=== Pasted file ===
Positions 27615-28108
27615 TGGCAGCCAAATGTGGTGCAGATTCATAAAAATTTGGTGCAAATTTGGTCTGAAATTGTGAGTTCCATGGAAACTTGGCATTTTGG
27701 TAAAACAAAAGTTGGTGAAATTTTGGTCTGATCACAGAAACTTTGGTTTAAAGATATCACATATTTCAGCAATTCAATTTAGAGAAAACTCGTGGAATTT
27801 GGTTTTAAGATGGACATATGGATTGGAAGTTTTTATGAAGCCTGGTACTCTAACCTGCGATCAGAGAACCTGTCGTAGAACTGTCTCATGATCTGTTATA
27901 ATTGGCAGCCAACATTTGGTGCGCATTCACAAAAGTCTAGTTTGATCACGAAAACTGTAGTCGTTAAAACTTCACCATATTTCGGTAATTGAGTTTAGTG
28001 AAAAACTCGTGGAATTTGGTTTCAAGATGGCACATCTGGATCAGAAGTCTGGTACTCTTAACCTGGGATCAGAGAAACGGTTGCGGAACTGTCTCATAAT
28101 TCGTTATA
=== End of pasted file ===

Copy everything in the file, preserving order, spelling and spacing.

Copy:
Positions 27615-28108
27615 TGGCAGCCAAATGTGGTGCAGATTCATAAAAATTTGGTGCAAATTTGGTCTGAAATTGTGAGTTCCATGGAAACTTGGCATTTTGG
27701 TAAAACAAAAGTTGGTGAAATTTTGGTCTGATCACAGAAACTTTGGTTTAAAGATATCACATATTTCAGCAATTCAATTTAGAGAAAACTCGTGGAATTT
27801 GGTTTTAAGATGGACATATGGATTGGAAGTTTTTATGAAGCCTGGTACTCTAACCTGCGATCAGAGAACCTGTCGTAGAACTGTCTCATGATCTGTTATA
27901 ATTGGCAGCCAACATTTGGTGCGCATTCACAAAAGTCTAGTTTGATCACGAAAACTGTAGTCGTTAAAACTTCACCATATTTCGGTAATTGAGTTTAGTG
28001 AAAAACTCGTGGAATTTGGTTTCAAGATGGCACATCTGGATCAGAAGTCTGGTACTCTTAACCTGGGATCAGAGAAACGGTTGCGGAACTGTCTCATAAT
28101 TCGTTATA